Avoiding is the tip of the iceberg. Being avoidant is debilitating and not always for the reasons you might assume. I am so tired all the time. I am worn out from carrying the burden of bullying all the time. I am exhausted. There is so much I want to do — I have long lists of things I’m excited to write, draw, record. But I’m running out of steam. Survival is too hard. It’s ground me down. I’m wearing out.

The price of permitting bullying to continue is unreasonable — at least for me. Maybe it’s because the rest of the world doesn’t have to pay my price — and because they have no idea what I would put into the world if I just had a little more energy — that they don’t care much about stopping bullies.

You can do your part, though. Stand up against bullying. If you can do it without making too much of a target of yourself, speak up when you see bullying. You might have to watch for it, though. Bullying is all around you and you don’t see it.

In high school I was so bullied that classmates put sexual statements about me in the school newspaper. “That couldn’t be true,” my mother said. “It was a good school. They wouldn’t have let that happen.”

But they did it in code. That’s how they got away with it. People are being bullied all around you and you don’t even see it!

They started by telling me they knew I was selling sex. (Good grief! I was 13 years old!) and that they heard I did it under a bridge on Dixie Highway. (What bridge? There is no bridge on Dixie Highway. They picked that road because it was on the south side of town where I lived and they had already spent months tormenting me about living on the poor side of town and wearing crappy clothes. Making this alleged sex selling take place under a bridge on Dixie Highway was just a way to fold their poverty shaming in with their sex shaming.)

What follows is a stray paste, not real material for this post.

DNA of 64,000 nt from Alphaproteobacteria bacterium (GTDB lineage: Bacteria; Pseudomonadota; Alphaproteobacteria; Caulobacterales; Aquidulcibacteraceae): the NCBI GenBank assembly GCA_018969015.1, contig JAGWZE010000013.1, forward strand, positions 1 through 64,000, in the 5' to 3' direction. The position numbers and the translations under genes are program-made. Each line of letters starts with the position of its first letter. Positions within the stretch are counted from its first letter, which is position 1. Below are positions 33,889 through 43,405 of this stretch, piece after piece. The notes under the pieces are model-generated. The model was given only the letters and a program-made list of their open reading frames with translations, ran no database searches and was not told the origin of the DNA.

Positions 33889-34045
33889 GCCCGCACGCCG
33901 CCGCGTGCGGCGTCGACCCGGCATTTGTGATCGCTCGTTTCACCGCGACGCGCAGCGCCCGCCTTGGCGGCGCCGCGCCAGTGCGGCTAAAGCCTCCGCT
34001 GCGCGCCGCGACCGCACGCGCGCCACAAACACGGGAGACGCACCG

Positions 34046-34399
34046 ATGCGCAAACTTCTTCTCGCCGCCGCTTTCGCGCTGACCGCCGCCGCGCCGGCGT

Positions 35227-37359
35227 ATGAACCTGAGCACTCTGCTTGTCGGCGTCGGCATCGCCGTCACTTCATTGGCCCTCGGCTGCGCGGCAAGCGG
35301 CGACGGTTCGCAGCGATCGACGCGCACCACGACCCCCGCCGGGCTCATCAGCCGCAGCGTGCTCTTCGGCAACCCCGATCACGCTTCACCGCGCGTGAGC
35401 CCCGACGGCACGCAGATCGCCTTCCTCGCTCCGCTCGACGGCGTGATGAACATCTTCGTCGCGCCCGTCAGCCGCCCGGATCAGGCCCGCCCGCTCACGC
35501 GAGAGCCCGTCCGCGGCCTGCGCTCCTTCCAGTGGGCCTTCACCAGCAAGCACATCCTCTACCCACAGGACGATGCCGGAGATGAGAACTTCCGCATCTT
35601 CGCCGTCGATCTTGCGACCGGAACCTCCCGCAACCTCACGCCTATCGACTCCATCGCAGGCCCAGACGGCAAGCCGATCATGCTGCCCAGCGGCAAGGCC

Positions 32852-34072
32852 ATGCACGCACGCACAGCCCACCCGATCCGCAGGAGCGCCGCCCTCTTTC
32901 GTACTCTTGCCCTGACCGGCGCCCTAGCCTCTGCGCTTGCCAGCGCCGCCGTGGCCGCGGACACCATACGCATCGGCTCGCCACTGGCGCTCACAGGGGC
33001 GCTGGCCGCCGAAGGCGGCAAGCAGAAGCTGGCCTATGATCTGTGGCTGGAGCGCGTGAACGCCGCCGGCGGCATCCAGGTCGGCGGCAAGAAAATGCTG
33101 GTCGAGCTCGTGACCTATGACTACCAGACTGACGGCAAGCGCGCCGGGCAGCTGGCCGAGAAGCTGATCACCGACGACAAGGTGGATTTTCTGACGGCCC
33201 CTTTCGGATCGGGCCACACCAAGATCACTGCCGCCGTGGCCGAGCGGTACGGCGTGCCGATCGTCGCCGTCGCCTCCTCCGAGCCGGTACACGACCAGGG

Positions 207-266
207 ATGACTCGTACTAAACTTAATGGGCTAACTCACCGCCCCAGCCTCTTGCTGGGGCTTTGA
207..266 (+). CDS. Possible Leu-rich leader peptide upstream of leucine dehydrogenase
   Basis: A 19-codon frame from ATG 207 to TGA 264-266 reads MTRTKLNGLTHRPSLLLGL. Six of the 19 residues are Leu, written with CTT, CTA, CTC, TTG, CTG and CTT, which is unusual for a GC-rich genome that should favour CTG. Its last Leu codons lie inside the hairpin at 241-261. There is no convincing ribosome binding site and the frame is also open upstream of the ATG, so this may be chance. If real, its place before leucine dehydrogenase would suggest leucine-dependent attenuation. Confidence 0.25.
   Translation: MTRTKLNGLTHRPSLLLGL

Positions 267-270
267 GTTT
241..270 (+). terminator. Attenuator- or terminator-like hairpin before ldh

So when the school newspaper had a gossip column and the gossip column said, “and which seventh grader was spotted under the Dixie Highway bridge last Friday night?” it was crystal clear to me and my bullies what had just happened — I couldn’t even read the damned school newspaper without being jabbed by my bullies. But it was completely invisible to faculty and parents.

Bullying goes on right under your nose all the time. It’s impossible to stop it.

But I hope you’ll try anyway.

It’s too late for me. But there are children being shredded by the shark teeth right now. Don’t let them grow up to be people who can’t even go to work because the shark bites never healed and run so deep that they bleed all the time, continuing to attract more sharks all the time.

Don’t feed the sharks. Take their food away from them. And don’t blame the victims of shark attacks by telling them they smell like sharkbait.